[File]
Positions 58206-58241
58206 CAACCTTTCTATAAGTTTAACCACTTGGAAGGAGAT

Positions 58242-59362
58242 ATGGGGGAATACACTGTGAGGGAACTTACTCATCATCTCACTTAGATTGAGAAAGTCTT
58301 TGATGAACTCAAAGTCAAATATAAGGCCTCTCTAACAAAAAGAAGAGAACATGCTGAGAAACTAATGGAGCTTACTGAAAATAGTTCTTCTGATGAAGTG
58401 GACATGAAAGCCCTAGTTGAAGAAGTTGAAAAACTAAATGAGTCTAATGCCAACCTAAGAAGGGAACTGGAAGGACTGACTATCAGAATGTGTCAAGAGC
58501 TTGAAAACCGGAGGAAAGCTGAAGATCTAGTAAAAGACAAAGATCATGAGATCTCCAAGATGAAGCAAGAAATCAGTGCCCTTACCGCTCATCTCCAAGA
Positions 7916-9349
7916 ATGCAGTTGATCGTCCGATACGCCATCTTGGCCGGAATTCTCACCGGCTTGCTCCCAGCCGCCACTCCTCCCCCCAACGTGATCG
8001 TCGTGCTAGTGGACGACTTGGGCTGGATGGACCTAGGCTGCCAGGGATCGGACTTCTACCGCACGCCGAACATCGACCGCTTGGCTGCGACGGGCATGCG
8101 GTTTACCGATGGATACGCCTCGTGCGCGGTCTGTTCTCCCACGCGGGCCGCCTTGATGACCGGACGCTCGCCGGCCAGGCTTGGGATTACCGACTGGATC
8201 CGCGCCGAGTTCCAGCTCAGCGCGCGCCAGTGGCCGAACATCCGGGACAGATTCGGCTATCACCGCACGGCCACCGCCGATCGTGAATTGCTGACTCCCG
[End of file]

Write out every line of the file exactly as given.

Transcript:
Positions 58206-58241
58206 CAACCTTTCTATAAGTTTAACCACTTGGAAGGAGAT

Positions 58242-59362
58242 ATGGGGGAATACACTGTGAGGGAACTTACTCATCATCTCACTTAGATTGAGAAAGTCTT
58301 TGATGAACTCAAAGTCAAATATAAGGCCTCTCTAACAAAAAGAAGAGAACATGCTGAGAAACTAATGGAGCTTACTGAAAATAGTTCTTCTGATGAAGTG
58401 GACATGAAAGCCCTAGTTGAAGAAGTTGAAAAACTAAATGAGTCTAATGCCAACCTAAGAAGGGAACTGGAAGGACTGACTATCAGAATGTGTCAAGAGC
58501 TTGAAAACCGGAGGAAAGCTGAAGATCTAGTAAAAGACAAAGATCATGAGATCTCCAAGATGAAGCAAGAAATCAGTGCCCTTACCGCTCATCTCCAAGA
Positions 7916-9349
7916 ATGCAGTTGATCGTCCGATACGCCATCTTGGCCGGAATTCTCACCGGCTTGCTCCCAGCCGCCACTCCTCCCCCCAACGTGATCG
8001 TCGTGCTAGTGGACGACTTGGGCTGGATGGACCTAGGCTGCCAGGGATCGGACTTCTACCGCACGCCGAACATCGACCGCTTGGCTGCGACGGGCATGCG
8101 GTTTACCGATGGATACGCCTCGTGCGCGGTCTGTTCTCCCACGCGGGCCGCCTTGATGACCGGACGCTCGCCGGCCAGGCTTGGGATTACCGACTGGATC
8201 CGCGCCGAGTTCCAGCTCAGCGCGCGCCAGTGGCCGAACATCCGGGACAGATTCGGCTATCACCGCACGGCCACCGCCGATCGTGAATTGCTGACTCCCG